A palindrome is a word, phrase, number, or sequence of words that reads the same backward as forward. Punctuation and spaces between the words or lettering are allowed. The palindrome examples below will provide some interesting insight into this wordplay. For instance, do you know just how far back palindromes date?
The longest single-word palindrome in the English language, according to the Oxford English Dictionary, is the onomatopoeic word tattarrattat, coined in Ulysses by James Joyce (1922). It refers to a knock on the door. Other fun palindrome words include:
The longest palindrome in use today is said to be the 19-letter Finnish word saippuakivikauppias, which means soapstone vendor.
Palindromes aren't limited to one-word terms. There are a few multi-word phrases that actually spell the same thing forward and backward.
- taco cat
- my gym
- red rum, sir, is murder
- top spot
- no lemon, no melon
- never odd or even
Believe it or not, there are even some complete sentences (and even a few questions!) that are palindromes. Most, but not all, examples of sentence palindromes are quite brief.
- Don't nod.
- I did, did I?
- Step on no pets.
- Eva, can I see bees in a cave?
- Was it a cat I saw?
There are several different types of palindromes. They all have one thing in common: they all read the same whether you read them from left to right or right to left. Discover how they differ.
The most common of English palindromes are those that are read character by character. This means that each character (letter) of the word matches and the word can be spelled the same forward and backward. All single-word palindromes are character by character palindromes.
Palindrome examples also exist in phrases or sentences where punctuation, capitals and spacing are ignored. Examples include:
- Sit on a potato pan, Otis.
- Madam, I'm Adam.
- Able was I, ere I saw Elba.
Palindromes exist in names too. For example, a past Prime Minister of Cambodia was named Lon Nol. The name of the band Abba is also a palindrome.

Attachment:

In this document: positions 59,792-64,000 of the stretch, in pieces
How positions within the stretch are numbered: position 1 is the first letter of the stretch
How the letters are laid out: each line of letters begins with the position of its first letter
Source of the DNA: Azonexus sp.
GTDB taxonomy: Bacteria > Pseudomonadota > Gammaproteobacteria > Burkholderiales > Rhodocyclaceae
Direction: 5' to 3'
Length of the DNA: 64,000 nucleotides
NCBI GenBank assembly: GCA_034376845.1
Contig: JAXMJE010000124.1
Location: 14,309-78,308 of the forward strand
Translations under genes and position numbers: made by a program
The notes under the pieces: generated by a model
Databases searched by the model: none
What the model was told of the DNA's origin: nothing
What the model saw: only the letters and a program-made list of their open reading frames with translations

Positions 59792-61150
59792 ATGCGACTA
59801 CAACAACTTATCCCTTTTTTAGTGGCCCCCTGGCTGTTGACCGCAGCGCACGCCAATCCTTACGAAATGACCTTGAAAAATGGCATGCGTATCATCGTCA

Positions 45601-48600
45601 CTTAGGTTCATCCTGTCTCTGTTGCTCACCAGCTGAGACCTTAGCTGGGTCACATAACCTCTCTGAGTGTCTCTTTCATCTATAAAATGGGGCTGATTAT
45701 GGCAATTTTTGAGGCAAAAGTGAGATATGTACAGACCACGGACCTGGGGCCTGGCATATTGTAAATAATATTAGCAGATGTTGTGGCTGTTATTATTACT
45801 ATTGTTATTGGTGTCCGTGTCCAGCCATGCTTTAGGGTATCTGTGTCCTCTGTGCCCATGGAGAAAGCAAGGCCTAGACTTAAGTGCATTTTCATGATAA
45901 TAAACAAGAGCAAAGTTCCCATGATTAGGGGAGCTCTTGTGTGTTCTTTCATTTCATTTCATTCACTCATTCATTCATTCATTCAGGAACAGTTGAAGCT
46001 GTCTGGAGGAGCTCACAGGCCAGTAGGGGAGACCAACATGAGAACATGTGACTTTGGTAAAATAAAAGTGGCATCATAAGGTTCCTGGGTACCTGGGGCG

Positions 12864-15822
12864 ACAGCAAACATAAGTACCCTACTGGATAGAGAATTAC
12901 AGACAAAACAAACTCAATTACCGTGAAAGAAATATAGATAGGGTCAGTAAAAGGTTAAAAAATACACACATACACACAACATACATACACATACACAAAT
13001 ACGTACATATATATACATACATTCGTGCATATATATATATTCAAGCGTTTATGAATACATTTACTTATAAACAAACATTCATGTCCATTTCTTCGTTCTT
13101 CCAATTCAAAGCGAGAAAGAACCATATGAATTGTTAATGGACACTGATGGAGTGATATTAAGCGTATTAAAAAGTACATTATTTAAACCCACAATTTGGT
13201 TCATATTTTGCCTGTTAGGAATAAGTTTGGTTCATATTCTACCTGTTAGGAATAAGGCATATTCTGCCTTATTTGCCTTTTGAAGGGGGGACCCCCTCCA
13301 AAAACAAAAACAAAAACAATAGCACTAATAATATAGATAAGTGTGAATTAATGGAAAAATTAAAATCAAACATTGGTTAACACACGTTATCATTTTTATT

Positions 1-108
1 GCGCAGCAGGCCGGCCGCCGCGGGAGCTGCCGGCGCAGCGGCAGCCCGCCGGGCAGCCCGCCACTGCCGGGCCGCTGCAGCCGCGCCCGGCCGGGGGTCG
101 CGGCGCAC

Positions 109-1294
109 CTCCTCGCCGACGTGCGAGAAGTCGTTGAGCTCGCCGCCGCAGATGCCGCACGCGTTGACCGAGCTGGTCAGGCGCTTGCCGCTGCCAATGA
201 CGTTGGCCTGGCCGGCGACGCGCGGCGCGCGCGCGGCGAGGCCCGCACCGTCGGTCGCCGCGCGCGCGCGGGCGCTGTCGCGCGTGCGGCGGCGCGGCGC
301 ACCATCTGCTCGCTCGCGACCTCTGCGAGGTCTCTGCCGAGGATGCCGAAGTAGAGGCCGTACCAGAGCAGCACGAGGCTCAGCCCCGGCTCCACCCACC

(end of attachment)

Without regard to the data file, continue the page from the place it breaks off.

Word palindromes are an interesting variation of standard palindromes. They use whole words rather than letters, for example, "First ladies rule the State and state the rule: ladies first." Here, instead of each character matching, the entire sentence can be read backward and forward, one word at a time. The individual letters don't match, but the whole words do.
Terms that can be used to create a magic word square are another type of this phenomenon. This type of palindrome word is able to reproduce itself. If a word is formed from the first letters of each word, and then from the second, the third and so on, the term can then be arranged into a word square. A word square can be read in four different ways: horizontally or vertically from either top left to bottom right or bottom right to top left.
Palindromes aren't just a word game. They are also found in numbers and are studied in recreational mathematics. In fact, a palindromic prime is a prime number that reads the same from left to right and right to left, such as 191 and 313.
Palindromes are even seen in molecular biology. Many molecular lengths between four and eight nucleotides are palindromic. They correspond to nitrogenous sequences that read the same forward as they do backward.
Palindromes are seen in dates. They occur when a particular date can be written in a numeric form such that it reads the same frontward and backward. One example is the numeric form of December 11, 2021 (12/11/21).
Palindromes also occur in acoustics when a recorded phrase sounds the same as it does live when the recording is played backward. Palindromes can be found in musical compositions, including The Owl and the Pussy Cat by Igor Stravinsky.
The word palindrome is derived from the Greek words palin, which means "back" or "again" and dromos, which means "direction." The actual Greek phrase alluded to the backward movement of the crab.
This first known palindrome was in Latin; it read sator arepo tenet opera rotas. This phase means either:
The sower Arepo holds the wheels with effort.
The sower Arepo leads with his hand the plow.
It's not exactly a grammatically correct sentence, but it's still pretty fun.
Palindromes were also found in ancient Greek and in ancient Sanskrit. So, it seems that people have been having quite a lot of fun with these unique words for a long time. Palindromes date back to about A.D. 70 when they were first found as graffito (graffiti) buried in ash at the ancient city of Herculaneum.
The purpose of using palindromes in your writing, whether it's words, whole sentences or numbers, is to exercise your brain, working within tight parameters to create something interesting and entertaining. Consider them a type of brain teaser. Go ahead and have fun with palindrome words! For more oddities of the English language, check out emordnilap examples. These are words that spell out different words when read forward and backward.